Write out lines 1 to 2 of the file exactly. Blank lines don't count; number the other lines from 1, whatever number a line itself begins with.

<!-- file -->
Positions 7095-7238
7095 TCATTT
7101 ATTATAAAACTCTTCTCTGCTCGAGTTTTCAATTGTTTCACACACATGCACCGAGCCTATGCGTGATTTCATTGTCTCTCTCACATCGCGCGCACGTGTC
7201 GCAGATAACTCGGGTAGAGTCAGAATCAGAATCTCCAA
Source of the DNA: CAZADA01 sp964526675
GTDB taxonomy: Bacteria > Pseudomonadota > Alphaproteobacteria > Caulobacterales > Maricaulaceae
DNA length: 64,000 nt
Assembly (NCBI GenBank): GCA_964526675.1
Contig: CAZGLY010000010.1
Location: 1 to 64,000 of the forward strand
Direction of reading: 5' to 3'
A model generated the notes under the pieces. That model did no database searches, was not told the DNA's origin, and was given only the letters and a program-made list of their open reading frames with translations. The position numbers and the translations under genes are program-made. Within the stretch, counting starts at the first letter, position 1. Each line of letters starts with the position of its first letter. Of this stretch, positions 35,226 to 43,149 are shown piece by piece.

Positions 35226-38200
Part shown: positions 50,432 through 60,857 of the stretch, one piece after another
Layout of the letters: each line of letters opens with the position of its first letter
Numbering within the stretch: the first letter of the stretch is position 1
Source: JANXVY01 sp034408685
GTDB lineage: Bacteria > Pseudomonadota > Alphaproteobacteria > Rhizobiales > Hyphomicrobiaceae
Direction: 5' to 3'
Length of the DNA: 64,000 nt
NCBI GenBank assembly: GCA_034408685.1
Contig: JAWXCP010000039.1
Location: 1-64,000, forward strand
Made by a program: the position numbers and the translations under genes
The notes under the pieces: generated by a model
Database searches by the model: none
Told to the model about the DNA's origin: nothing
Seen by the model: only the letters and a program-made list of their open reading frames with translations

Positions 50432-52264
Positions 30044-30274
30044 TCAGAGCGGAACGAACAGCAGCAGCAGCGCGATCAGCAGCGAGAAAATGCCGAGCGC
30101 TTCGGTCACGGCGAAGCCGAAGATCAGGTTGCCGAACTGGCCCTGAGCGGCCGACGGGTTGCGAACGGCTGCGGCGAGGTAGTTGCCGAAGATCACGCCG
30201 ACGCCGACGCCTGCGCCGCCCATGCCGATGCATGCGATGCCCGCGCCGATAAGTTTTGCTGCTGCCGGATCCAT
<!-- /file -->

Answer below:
Positions 7095-7238
7095 TCATTT